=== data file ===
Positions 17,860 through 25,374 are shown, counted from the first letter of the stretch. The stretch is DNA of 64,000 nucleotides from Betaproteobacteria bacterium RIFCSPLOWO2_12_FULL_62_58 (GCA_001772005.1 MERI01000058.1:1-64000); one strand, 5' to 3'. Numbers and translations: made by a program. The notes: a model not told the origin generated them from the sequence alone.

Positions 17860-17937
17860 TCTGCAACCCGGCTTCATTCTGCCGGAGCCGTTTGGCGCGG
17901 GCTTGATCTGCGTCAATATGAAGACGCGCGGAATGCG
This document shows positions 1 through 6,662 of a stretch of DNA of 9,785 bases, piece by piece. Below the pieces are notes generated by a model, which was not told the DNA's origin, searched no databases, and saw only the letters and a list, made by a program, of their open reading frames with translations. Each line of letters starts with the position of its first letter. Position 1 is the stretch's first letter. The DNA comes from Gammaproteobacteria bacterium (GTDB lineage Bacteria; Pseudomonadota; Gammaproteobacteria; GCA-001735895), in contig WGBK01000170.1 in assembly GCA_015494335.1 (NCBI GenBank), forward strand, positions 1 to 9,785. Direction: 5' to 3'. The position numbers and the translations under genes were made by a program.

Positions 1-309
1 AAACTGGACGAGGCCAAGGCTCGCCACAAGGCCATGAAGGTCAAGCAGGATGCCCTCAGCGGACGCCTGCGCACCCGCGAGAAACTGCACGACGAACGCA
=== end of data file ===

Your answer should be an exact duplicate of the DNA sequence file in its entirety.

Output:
Positions 17,860 through 25,374 are shown, counted from the first letter of the stretch. The stretch is DNA of 64,000 nucleotides from Betaproteobacteria bacterium RIFCSPLOWO2_12_FULL_62_58 (GCA_001772005.1 MERI01000058.1:1-64000); one strand, 5' to 3'. Numbers and translations: made by a program. The notes: a model not told the origin generated them from the sequence alone.

Positions 17860-17937
17860 TCTGCAACCCGGCTTCATTCTGCCGGAGCCGTTTGGCGCGG
17901 GCTTGATCTGCGTCAATATGAAGACGCGCGGAATGCG
This document shows positions 1 through 6,662 of a stretch of DNA of 9,785 bases, piece by piece. Below the pieces are notes generated by a model, which was not told the DNA's origin, searched no databases, and saw only the letters and a list, made by a program, of their open reading frames with translations. Each line of letters starts with the position of its first letter. Position 1 is the stretch's first letter. The DNA comes from Gammaproteobacteria bacterium (GTDB lineage Bacteria; Pseudomonadota; Gammaproteobacteria; GCA-001735895), in contig WGBK01000170.1 in assembly GCA_015494335.1 (NCBI GenBank), forward strand, positions 1 to 9,785. Direction: 5' to 3'. The position numbers and the translations under genes were made by a program.

Positions 1-309
1 AAACTGGACGAGGCCAAGGCTCGCCACAAGGCCATGAAGGTCAAGCAGGATGCCCTCAGCGGACGCCTGCGCACCCGCGAGAAACTGCACGACGAACGCA